Therefore, by electing farm income averaging in all four years, the farmer ends up saving about $37,000 over the four-year period. This means that all farmers in the highest tax bracket for 2013 must use farm income averaging to maximize your income tax savings. After you get your return back from your tax advisor, make sure to check that Schedule J has been prepared and that enough farm income was elected to be carried back.

Section 179 Update (or Not)

Jan 20, 2014

We had a reader ask the following:

"I haven't been able to see if there is any development in increasing the limit for Sec 179 lately for 2014. I am holding out on any equipment purchases until I see an increase in the limit. I would appreciate it if you keep us informed on any changes or lack of changes."

I know that many farmers have the same questions as this reader. Here are my official updated odds on when we might know what the actual 2014 Section 179 amounts will be:

By Memorial Day 10 Billion to 1

By Labor Day 10 Million to 1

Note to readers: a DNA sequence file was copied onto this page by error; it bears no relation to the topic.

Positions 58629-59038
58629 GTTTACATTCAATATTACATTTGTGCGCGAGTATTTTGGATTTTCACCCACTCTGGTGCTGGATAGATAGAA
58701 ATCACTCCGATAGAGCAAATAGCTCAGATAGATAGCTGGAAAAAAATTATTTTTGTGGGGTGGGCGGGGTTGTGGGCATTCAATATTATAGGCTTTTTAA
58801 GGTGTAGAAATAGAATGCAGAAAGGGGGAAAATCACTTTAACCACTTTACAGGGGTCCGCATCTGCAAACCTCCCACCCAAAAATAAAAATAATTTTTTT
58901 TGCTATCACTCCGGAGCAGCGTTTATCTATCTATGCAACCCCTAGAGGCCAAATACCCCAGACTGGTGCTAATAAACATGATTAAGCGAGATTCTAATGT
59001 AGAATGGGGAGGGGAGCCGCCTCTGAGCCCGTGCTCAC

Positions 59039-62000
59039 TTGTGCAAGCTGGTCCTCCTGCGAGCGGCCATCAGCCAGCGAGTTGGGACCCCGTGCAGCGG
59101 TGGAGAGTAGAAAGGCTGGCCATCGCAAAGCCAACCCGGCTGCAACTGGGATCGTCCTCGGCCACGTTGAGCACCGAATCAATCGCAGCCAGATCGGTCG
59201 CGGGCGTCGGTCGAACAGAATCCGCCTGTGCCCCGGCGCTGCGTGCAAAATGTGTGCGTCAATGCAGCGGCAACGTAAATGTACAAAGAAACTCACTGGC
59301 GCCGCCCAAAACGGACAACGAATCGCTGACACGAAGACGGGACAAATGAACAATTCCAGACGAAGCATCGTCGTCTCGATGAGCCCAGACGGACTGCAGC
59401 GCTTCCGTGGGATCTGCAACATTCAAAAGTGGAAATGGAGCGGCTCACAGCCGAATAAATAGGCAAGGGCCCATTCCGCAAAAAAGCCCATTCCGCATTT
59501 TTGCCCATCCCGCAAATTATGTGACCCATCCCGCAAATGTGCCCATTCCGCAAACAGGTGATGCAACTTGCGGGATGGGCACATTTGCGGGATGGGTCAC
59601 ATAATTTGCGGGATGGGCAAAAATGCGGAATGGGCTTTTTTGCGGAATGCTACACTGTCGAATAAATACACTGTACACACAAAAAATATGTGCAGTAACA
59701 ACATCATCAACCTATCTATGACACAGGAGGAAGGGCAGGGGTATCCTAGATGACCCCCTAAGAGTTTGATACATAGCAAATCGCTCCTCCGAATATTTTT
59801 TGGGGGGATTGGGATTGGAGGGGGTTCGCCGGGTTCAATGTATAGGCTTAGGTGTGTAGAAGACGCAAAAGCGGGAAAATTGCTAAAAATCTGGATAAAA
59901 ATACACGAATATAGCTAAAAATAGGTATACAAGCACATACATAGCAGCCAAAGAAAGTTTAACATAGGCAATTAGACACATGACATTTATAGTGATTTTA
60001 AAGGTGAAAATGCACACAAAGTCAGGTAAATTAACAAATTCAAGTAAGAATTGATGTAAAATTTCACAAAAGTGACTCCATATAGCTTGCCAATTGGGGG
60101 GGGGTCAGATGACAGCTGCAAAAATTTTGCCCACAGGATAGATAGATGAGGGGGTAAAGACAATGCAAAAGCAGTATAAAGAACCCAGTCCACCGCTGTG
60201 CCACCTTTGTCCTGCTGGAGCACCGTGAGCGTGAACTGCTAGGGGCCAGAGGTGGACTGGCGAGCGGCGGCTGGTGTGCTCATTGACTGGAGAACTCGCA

By the November Mid-Term elections 500 to 1

Between the November Mid-Term Elections and December 15, 2014 25 to 1

After December 15, 2014 and before January 1, 2015 1 to 1

After December 31, 2014 5 to 1

Now, these are not actual odds, but this does lay out our timing on the actual 2014 Section 179 amount . We must remember that the 2012 amount was in the $130,000 range for almost all of 2012. It was not until after the elections when they updated it to $500,000. That bill was passed by the House and Senate on about the last day of the year and signed by President Obama after year-end.

Since there is a mid-term election this year and any change to Section 179 will most likely be in conjunction with other major tax law changes that almost always happen after the elections, we are fairly confident that farmers will only have a few days of knowing the actual amount before year-end. This does not leave much time for actual planning.

For planning purposes, the current law is $25,000 and we think it should exceed $100,000, but who knows if it will, when it will, and the actual amount. If you need to purchase farm equipment, I would go ahead and make the purchase. If the Section 179 incentive is needed to finalize the purchase and you do not need the equipment now, I would hold off.

Our Crystal Ball is very cloudy, but I am almost completely certain that the actual Section 179 expense deduction limits will not be known for several months (and remember, they may keep it at $25,000). As usual, we will keep you posted.